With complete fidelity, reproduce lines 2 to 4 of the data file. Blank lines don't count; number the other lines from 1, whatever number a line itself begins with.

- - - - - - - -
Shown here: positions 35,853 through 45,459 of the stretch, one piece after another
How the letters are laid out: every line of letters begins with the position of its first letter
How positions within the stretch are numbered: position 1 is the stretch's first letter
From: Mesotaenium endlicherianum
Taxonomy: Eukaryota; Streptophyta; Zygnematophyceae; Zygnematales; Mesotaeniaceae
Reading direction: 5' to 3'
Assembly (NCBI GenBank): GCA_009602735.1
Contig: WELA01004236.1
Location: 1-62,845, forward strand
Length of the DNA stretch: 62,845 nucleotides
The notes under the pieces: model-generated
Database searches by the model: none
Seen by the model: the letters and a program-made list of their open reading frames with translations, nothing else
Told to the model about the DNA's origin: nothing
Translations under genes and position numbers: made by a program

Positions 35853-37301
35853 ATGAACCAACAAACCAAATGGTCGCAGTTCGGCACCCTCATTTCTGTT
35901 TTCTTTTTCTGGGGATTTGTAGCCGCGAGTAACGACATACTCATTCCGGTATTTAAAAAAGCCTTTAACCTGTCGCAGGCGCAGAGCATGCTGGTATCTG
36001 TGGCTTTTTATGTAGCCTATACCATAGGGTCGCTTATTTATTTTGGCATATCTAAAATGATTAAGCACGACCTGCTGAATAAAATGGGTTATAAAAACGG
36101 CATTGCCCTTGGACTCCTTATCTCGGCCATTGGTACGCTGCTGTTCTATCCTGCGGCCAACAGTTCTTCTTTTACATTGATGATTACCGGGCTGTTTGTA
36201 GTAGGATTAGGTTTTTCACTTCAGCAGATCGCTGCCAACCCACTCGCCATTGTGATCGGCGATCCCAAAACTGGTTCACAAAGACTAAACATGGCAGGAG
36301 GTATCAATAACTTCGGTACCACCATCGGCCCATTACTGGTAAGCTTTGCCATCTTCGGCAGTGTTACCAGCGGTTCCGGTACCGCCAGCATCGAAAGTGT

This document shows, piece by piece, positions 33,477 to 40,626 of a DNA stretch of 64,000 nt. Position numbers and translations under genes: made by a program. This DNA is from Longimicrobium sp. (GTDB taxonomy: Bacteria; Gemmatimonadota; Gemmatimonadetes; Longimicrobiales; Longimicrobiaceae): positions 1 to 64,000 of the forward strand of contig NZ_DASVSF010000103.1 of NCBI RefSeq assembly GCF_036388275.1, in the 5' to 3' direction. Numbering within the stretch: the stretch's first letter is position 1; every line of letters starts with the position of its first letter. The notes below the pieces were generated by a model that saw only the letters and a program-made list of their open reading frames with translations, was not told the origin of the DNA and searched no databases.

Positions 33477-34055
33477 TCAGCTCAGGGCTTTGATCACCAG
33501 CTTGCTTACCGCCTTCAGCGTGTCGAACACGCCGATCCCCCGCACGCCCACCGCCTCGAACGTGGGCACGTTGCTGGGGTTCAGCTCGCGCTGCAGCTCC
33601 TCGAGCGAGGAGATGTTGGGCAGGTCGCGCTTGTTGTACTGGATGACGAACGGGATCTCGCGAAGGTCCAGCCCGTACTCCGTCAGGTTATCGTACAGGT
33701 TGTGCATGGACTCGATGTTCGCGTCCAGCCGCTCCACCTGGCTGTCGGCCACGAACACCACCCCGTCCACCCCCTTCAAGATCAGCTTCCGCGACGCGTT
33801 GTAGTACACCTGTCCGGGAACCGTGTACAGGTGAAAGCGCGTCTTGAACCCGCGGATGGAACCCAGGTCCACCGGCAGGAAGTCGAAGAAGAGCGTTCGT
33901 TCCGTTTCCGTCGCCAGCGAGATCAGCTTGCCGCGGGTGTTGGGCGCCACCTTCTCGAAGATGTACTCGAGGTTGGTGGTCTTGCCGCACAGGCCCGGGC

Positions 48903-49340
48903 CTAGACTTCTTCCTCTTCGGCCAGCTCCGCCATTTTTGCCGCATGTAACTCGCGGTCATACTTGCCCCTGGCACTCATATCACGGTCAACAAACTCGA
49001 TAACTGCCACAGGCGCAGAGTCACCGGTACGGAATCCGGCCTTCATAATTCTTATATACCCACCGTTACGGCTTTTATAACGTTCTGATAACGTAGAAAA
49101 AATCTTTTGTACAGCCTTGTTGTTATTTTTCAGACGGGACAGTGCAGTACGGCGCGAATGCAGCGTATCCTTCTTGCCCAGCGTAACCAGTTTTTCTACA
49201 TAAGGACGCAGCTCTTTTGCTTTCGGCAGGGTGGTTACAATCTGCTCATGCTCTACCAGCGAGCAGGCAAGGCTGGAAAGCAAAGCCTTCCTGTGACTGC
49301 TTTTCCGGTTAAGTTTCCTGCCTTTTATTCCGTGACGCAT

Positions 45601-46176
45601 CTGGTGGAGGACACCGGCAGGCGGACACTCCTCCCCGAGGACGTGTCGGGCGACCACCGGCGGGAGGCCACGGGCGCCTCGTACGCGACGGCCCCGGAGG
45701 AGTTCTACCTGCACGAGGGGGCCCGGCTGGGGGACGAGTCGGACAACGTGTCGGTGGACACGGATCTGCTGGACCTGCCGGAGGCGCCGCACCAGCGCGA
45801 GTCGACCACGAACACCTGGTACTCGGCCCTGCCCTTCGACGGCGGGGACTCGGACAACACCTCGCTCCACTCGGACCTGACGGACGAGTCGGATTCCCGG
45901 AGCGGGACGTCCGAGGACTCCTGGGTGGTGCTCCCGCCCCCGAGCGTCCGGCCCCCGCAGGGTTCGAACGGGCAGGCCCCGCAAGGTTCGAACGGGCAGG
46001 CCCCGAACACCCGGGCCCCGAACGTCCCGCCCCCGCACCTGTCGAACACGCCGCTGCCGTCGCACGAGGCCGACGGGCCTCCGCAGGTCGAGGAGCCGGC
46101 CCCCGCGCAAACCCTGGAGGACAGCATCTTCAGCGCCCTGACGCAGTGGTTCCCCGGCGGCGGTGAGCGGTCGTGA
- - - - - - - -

How the letters are laid out: every line of letters begins with the position of its first letter
How positions within the stretch are numbered: position 1 is the stretch's first letter
From: Mesotaenium endlicherianum